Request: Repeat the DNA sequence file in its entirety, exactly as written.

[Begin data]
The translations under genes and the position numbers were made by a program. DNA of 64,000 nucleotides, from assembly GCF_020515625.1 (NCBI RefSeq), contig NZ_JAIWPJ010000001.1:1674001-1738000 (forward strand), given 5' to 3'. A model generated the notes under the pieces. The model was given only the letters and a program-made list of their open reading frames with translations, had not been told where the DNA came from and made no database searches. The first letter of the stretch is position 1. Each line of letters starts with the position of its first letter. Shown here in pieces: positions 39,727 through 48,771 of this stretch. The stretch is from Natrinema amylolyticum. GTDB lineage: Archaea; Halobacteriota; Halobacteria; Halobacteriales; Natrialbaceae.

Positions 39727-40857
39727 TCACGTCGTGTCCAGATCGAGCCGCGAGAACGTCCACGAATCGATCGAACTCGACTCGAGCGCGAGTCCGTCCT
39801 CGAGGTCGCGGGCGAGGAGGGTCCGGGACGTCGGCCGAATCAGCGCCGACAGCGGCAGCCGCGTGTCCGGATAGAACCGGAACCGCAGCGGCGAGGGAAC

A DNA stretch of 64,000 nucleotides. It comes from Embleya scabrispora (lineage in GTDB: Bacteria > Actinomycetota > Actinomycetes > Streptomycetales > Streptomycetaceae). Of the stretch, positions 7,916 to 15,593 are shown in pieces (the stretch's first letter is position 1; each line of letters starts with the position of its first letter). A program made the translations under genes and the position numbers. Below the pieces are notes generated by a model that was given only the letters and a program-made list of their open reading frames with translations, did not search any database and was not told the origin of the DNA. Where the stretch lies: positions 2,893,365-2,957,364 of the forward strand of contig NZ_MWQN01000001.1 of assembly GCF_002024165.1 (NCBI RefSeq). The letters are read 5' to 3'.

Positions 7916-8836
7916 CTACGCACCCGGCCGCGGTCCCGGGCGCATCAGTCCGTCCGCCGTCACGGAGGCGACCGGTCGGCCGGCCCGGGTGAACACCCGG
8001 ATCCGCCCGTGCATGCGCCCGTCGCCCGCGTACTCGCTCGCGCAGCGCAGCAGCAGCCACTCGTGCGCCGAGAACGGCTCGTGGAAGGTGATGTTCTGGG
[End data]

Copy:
The translations under genes and the position numbers were made by a program. DNA of 64,000 nucleotides, from assembly GCF_020515625.1 (NCBI RefSeq), contig NZ_JAIWPJ010000001.1:1674001-1738000 (forward strand), given 5' to 3'. A model generated the notes under the pieces. The model was given only the letters and a program-made list of their open reading frames with translations, had not been told where the DNA came from and made no database searches. The first letter of the stretch is position 1. Each line of letters starts with the position of its first letter. Shown here in pieces: positions 39,727 through 48,771 of this stretch. The stretch is from Natrinema amylolyticum. GTDB lineage: Archaea; Halobacteriota; Halobacteria; Halobacteriales; Natrialbaceae.

Positions 39727-40857
39727 TCACGTCGTGTCCAGATCGAGCCGCGAGAACGTCCACGAATCGATCGAACTCGACTCGAGCGCGAGTCCGTCCT
39801 CGAGGTCGCGGGCGAGGAGGGTCCGGGACGTCGGCCGAATCAGCGCCGACAGCGGCAGCCGCGTGTCCGGATAGAACCGGAACCGCAGCGGCGAGGGAAC

A DNA stretch of 64,000 nucleotides. It comes from Embleya scabrispora (lineage in GTDB: Bacteria > Actinomycetota > Actinomycetes > Streptomycetales > Streptomycetaceae). Of the stretch, positions 7,916 to 15,593 are shown in pieces (the stretch's first letter is position 1; each line of letters starts with the position of its first letter). A program made the translations under genes and the position numbers. Below the pieces are notes generated by a model that was given only the letters and a program-made list of their open reading frames with translations, did not search any database and was not told the origin of the DNA. Where the stretch lies: positions 2,893,365-2,957,364 of the forward strand of contig NZ_MWQN01000001.1 of assembly GCF_002024165.1 (NCBI RefSeq). The letters are read 5' to 3'.

Positions 7916-8836
7916 CTACGCACCCGGCCGCGGTCCCGGGCGCATCAGTCCGTCCGCCGTCACGGAGGCGACCGGTCGGCCGGCCCGGGTGAACACCCGG
8001 ATCCGCCCGTGCATGCGCCCGTCGCCCGCGTACTCGCTCGCGCAGCGCAGCAGCAGCCACTCGTGCGCCGAGAACGGCTCGTGGAAGGTGATGTTCTGGG